At the US Open of Surfing a couple of days ago, a women's heat was held in surf so marginal it prompted even one of the insipid commentators to wonder, "Do you think they'd still be running the men's if conditions were like this?" Long lulls were causing restarts, and the small waves that did come through made the women do the famed Huntington Hop over the deep spot when trying to connect to the inside. There was a notable exception, Courtney Conlogue. (I follow her with particular interest because she's the one pro with whom I may actually get to have a conversation one day, as she's the daughter of a former co-worker's good friend. That's only three degrees of separation!) Rather than doing the hop, Courtney said she tries to weave over the swampy section. "Hopping is sloppy!"

I'm not always effective at hopping, or pumping, on a surfboard, and am even worse at its analog, tic-tacing on a skateboard. At Cowells this morning, I had the opportunity to instead try weaving rail-to-rail, as best I understand it.
We've been on a starvation diet of mostly sloppy short-period windswell for what seems like forever, and I was really hungry for some decent waves. Once again, a hyped south swell turned out to be smaller and more inconsistent then the initial hope-raising forecast, but better half a loaf than none. I drove in the dark to Westside Santa Cruz to meet the negative low tide at the break that loves it best, Cowells.
There was already at least one janitor in the water when I peered into the almost-dark from the top of the stairs, and by the time I paddled out in dim light, ten surfers were in the lineup. Over the course of an hour, the crowd swelled to more than several dozen, and kept on growing.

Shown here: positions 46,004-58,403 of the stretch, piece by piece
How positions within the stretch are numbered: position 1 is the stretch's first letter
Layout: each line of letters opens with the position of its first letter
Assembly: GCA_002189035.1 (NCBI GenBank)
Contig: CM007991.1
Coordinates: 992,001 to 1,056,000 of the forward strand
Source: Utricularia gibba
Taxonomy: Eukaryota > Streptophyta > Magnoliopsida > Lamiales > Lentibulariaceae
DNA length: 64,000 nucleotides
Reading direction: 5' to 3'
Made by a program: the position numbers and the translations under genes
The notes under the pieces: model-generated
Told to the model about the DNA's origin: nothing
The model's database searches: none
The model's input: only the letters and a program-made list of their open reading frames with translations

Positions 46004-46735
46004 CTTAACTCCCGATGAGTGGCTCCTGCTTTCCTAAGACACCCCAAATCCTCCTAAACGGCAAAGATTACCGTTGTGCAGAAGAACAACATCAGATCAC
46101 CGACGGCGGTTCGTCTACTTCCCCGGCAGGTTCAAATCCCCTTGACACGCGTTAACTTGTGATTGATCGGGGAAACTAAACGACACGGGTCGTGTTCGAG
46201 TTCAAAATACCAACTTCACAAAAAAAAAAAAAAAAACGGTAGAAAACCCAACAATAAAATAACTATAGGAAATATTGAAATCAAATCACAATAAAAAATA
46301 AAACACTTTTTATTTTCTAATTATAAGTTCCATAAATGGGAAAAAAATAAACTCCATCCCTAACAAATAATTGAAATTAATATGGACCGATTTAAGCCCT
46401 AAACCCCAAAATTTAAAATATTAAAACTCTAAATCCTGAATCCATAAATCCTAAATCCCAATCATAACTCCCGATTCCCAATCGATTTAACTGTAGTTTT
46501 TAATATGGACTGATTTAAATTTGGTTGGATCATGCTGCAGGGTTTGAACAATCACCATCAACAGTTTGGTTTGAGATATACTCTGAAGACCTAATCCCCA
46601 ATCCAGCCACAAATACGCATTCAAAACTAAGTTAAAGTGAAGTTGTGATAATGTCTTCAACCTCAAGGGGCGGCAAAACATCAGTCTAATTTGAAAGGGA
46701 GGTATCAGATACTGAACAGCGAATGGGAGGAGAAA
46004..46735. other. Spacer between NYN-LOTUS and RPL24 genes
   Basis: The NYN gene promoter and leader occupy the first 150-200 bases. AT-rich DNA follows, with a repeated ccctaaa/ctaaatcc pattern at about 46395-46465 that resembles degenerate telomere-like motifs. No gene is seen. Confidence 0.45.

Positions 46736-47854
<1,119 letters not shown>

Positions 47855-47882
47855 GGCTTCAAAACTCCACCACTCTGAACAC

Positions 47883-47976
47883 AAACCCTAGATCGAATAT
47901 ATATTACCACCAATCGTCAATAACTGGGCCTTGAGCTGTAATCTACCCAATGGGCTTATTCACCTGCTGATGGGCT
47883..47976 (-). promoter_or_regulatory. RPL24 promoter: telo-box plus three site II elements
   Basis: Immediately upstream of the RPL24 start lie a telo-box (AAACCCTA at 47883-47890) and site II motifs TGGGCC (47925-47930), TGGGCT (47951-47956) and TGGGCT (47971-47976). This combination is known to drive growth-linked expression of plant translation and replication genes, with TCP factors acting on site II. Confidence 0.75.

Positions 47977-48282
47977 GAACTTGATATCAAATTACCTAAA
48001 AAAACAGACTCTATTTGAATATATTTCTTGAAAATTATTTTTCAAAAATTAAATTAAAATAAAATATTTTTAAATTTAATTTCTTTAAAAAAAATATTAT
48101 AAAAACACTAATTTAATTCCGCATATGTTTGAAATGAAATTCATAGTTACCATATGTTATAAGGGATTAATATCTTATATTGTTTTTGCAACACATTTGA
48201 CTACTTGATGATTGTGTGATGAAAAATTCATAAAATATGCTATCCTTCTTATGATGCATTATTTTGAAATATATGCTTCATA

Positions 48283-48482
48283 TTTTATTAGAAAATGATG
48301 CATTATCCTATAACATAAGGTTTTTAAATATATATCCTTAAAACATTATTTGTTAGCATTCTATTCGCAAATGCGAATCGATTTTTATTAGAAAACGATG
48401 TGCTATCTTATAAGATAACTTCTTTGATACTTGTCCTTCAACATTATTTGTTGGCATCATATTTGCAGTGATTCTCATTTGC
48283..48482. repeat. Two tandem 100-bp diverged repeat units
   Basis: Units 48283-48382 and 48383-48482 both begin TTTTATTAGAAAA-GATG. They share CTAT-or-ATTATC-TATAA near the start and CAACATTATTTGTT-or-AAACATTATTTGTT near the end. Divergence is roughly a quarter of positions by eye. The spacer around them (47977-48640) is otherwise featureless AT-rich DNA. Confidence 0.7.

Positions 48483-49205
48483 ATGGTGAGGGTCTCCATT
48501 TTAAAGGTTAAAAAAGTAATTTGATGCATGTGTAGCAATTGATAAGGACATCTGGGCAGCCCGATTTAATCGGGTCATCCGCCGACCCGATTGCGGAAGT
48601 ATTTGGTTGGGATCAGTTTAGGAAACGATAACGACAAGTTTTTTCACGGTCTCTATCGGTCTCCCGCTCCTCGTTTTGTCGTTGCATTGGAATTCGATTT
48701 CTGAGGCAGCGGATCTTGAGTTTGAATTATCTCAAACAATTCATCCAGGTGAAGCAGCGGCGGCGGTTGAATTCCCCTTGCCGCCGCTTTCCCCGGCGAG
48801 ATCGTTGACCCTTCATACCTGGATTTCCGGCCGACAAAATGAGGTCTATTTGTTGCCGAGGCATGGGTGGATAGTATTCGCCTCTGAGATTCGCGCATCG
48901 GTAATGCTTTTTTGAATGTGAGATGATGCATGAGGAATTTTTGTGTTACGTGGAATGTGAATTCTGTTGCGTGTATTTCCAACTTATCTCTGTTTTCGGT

I kooked up my first couple of waves as I got used to the extra board under me; from my 6'2" and 7'0" to my 8'3" Magic took some adjustment. Soon I was mostly dialed in and enjoying little knee-high waves, especially as the rides could be measured in fractions of minutes instead of the scant seconds I've been afforded in recent sessions. With all of that face time, I could think about things: moving my feet to maintain trim, keeping my torso parallel to the stringer, and getting across the flats to the inner reform. When I found myself pumping, I switched to weaving, moving rail-to-rail to keep speed. A few times, I made it work. Certainly weaving is more graceful than hopping. Now I need to translate that to my shorter boards.
The crowd got quite ridiculous by the end, with a couple of surf schools adding chaos. I'd worn my helmet for the first time in many months, but what I really needed was body armor. Midway through the session, I was struck on the upper arm fending of the soft-top of little Dennis the Menance (I wasn't his only victim). Later, as I sat in the middle of the pack, six surfers party-waved from the outside, and the middle two were close together and looking at each other as they rode straight toward me. There was nowhere for me to go. I yelled "Heads up!" and they split to either side, the girl's board whacking my hand (the good one). She was apologetic, but damn! And oww! (On reading this, John gave me my new surfer nickname: "Timex. Takes a lickin' and keeps on tickin'!")
Clearly it was time to go, and the rising tide was taking the shine off the break anyway. I rode a couple more insiders away from the bulk of the pack, getting a fine one in, working the weave to the inside and pulling off near the base of the stairs.
The waves were little but, oh! The number and length of rides made it so worth it. Small stoke!

Surfline: Ankle to waist high, fair conditions. Clean, fun little low tide lines on the inconsistent side. This morning there's more SW (215-200) groundswell moving in, for 2-3-4' waves at well exposed spots and some head+ high sets at standout breaks. Areas without the good southerly exposure are much weaker. Negative low tide shortly before sunrise has shape on the drained side. Tide push helps. Light/variable winds early for clean conditions. Buoy 46012: (Wave) SWELL: 5.6 ft at 8.3 s NW 59 / WIND WAVE: 1.3 ft at 3.8 s WNW / WVHT: 5.6 ft / APD: 6.4 s / MWD: 309° (Met) WSPD: 6 kn / GST: 8 kn / WVHT: 5.6 ft / DPD: 7.0 s / WDIR: 290° / ATMP: 53° F / WTMP: 53° F. Tide: -0.5' rising over 1'.